Gennadiy VOLODARSKIY, et al., Plaintiffs–Appellants, v. DELTA AIRLINES, INC., Defendant–Appellee.
Several air travelers sued Delta Airlines, Inc., seeking compensation for themselves and a nationwide class of persons who were inconvenienced when their flights from airports located in the European Union were delayed for more than three hours or cancelled on short notice. The suit was filed in the Northern District of Illinois and invokes the court's diversity jurisdiction under the Class Action Fairness Act, 29 U.S.C. § 1332(d) (“CAFA”). The claim arises under a consumer-protection regulation promulgated by the European Parliament setting standardized compensation rates ranging from Q250 to Q600 (depending on flight distance) for cancellations and long delays of flights departing from airports located within EU Member States. See Regulation 261/2004, 2004 O.J. (L 46) 1(EC). A threshold question is whether this regulation (known as “EU 261”) may be judicially enforced outside the EU. The district court held that it could not and dismissed the case.
We affirm. First, EU 261 is not incorporated into Delta's contract of carriage, so the claim is not cognizable as a breach of contract. The plaintiffs concede the point and press only a “direct” claim under the regulation. But a direct claim for compensation under EU 261 is actionable only as provided in the regulation itself, which requires that each EU Member State designate an appropriate administrative body to handle enforcement responsibility and implicitly limits judicial redress to courts in Member States under the procedures of their own national law.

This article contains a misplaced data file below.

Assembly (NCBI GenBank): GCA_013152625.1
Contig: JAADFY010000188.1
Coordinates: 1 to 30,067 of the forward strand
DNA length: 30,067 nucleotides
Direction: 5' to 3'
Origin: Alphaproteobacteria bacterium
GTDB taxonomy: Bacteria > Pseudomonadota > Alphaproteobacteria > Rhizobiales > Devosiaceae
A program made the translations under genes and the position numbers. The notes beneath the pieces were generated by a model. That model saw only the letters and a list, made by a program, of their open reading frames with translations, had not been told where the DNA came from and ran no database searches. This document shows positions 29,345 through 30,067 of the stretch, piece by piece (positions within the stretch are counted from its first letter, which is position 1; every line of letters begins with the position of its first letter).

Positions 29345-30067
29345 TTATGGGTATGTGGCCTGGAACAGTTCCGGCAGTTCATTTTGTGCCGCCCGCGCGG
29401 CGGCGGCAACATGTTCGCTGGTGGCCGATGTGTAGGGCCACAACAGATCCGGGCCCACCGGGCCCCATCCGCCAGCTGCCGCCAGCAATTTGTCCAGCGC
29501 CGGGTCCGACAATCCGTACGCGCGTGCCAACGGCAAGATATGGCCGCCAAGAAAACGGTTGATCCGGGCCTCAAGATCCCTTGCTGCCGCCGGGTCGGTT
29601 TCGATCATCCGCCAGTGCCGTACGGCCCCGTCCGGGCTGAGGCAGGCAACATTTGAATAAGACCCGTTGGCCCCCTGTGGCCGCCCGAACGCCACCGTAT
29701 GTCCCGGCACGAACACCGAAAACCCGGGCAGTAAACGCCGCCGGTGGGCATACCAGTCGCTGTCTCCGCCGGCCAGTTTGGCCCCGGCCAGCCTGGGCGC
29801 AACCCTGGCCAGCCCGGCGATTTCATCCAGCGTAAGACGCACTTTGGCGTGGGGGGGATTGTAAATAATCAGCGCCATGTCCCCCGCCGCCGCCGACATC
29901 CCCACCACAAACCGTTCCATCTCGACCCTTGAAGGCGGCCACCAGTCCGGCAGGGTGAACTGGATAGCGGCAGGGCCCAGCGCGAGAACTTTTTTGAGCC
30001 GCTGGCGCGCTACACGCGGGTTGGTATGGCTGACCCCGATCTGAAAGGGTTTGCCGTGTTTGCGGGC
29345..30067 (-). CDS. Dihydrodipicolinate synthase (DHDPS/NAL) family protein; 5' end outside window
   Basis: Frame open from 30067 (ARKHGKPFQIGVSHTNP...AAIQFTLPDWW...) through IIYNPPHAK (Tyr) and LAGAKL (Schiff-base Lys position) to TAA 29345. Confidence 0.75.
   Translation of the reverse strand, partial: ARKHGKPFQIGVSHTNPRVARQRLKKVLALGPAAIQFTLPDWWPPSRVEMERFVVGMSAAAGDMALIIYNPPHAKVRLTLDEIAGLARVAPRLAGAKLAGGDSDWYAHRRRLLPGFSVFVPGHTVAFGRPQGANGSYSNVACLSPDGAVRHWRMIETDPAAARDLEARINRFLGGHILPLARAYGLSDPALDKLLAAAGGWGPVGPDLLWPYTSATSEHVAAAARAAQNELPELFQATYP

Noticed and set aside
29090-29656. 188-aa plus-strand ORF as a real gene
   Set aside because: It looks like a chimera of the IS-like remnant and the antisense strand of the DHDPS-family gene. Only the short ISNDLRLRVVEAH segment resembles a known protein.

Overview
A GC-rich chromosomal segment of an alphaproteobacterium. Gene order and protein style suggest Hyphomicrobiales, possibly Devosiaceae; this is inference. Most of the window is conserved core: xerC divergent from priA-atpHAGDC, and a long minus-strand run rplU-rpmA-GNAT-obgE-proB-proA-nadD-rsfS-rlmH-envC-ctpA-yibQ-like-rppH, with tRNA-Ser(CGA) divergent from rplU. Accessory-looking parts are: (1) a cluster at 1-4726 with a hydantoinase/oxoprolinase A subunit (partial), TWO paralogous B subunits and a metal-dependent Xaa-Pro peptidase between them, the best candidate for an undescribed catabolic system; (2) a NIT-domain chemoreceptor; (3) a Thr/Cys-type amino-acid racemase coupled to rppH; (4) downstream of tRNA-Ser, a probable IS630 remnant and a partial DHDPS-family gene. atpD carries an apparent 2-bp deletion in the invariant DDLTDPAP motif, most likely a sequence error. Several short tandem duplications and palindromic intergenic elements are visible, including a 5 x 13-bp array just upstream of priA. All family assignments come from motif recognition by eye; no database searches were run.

On August 17, 2009, Illinois residents Gennadiy Volodarskiy, his wife, Oxana Volodarskaya, and their two minor children were passengers on a Delta flight departing from London's Heathrow Airport bound for Chicago's O'Hare International Airport. Their flight was delayed at Heathrow for more than eight hours. Delta neither informed them of the delay prior to their scheduled departure time nor compensated them for it after the fact.
On November 29, 2010, New Jersey residents Richard Cohen and his wife, Inna, were passengers on a Delta flight departing from Paris bound for Philadelphia. They boarded the plane as scheduled, but Delta deboarded the passengers and canceled the flight nearly three hours after the appointed departure time. The Cohens arrived in Philadelphia more than 24 hours after their scheduled arrival time. Delta did not give notice of the cancellation prior to the scheduled departure or compensate the Cohens for the inconvenience.
The Volodarskiy family and Richard Cohen are the plaintiffs in this proposed class-action lawsuit seeking compensation from Delta under EU 261, which establishes common rules governing airline assistance and compensation in the event of boarding denials, cancellations, or long delays of flights departing from airports located within the EU.